The seaside is not for everyone, particularly if the sun fails to shine, so we wanted to quickly mention an alternative to staying in Great Yarmouth. The nearby city of Norwich is easily accessible by car or public transport and can provide you with a completely different kind of stay. A typical journey will take you 40-minutes and upon arrival you will have access to many sizeable hotels within the city centre including two Premier Inns and a Travelodge, as well as more upmarket options.

About the Racecourse

Great Yarmouth Lord Nelson Centre
JThomas /

Great Yarmouth has an incredibly busy schedule of summer racing so you will find plenty of convenient opportunities to visit should you wish. Speaking of convenient, the racecourse is not particularly difficult to reach no matter if you are arriving by car or public transport. For the former, most visitors will head east across the A47, which loops around Norwich, before taking you almost to very centre of Great Yarmouth. You avoid facing the town-centre traffic though as after exiting the dual carriageway, you will head north for a mile and half to reach the racecourse.

Despite there being plenty of residential homes surrounding the racecourse, there is no shortage of parking just north of the stands. There is no cost for this either with parking free of charge at all meetings. If you arrive into Great Yarmouth by train, the trip is walkable but at 30 minutes long, you might decide it is a little too far. This is no problem though as there are extremely frequent bus journeys that will collect nearby and drop you off just five minutes from the racecourse gates. To get to the rail station in the first place, you just need to get yourself to Norwich. This is the only significant stop that serves Great Yarmouth directly and there are usually two trains every hour.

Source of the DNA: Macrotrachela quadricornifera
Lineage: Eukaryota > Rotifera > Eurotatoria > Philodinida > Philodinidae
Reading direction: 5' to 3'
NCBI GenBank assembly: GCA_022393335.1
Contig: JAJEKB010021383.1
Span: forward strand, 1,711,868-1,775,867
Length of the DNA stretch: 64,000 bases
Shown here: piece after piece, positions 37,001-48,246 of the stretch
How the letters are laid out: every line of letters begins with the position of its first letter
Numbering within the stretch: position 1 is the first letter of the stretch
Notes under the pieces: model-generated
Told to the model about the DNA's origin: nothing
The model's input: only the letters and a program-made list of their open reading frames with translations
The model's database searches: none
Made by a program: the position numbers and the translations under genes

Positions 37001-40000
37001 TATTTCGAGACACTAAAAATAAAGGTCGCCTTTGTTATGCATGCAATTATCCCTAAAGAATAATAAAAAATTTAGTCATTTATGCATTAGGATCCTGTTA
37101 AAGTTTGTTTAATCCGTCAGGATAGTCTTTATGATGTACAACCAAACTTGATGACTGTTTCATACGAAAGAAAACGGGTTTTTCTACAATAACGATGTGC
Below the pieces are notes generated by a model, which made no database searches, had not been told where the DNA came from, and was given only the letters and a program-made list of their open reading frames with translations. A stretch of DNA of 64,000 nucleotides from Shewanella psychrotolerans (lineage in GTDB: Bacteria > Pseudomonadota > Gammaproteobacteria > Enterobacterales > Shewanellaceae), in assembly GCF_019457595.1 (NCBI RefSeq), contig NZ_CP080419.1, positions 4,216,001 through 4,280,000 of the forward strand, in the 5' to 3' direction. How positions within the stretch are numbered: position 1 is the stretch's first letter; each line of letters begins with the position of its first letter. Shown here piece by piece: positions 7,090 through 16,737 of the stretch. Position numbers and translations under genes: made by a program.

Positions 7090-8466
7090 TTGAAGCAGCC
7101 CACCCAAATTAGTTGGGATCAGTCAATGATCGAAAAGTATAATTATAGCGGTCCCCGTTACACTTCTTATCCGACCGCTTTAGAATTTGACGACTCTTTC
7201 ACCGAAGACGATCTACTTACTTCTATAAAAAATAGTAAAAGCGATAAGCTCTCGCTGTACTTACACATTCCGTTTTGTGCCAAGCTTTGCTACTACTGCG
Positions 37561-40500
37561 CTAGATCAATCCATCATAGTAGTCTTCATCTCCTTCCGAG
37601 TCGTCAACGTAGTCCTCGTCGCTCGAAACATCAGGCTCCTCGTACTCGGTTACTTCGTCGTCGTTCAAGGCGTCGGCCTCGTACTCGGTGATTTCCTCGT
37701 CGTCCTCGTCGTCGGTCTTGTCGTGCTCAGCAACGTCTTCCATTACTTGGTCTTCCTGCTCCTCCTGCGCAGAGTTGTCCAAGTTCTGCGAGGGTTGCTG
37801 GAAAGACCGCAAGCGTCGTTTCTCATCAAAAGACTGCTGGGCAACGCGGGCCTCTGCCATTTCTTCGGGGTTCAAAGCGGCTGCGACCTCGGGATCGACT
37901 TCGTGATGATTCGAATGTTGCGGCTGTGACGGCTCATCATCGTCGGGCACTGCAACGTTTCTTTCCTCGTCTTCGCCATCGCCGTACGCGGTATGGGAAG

The Course

The course at Great Yarmouth is extremely long but very narrow. There is a one-mile straight track, which, around two furlongs in, connects to a squashed oval featuring two very tight bends on either side. It is worth mentioning that the course’s straight track used to have some ups and downs but it was resurfaced in 2015 and made almost perfectly flat.

This extensive work has really improved the reputation of Great Yarmouth as it is now a brilliant galloping track that allows horses to pick up some real speed. Any horses here will spend most, if not all their time running in a straight line and conditions underfoot are often optimal for races run at a really good pace. Due to the quality of the track, you do find that some very promising runners feature here early on their career before going on to bigger things.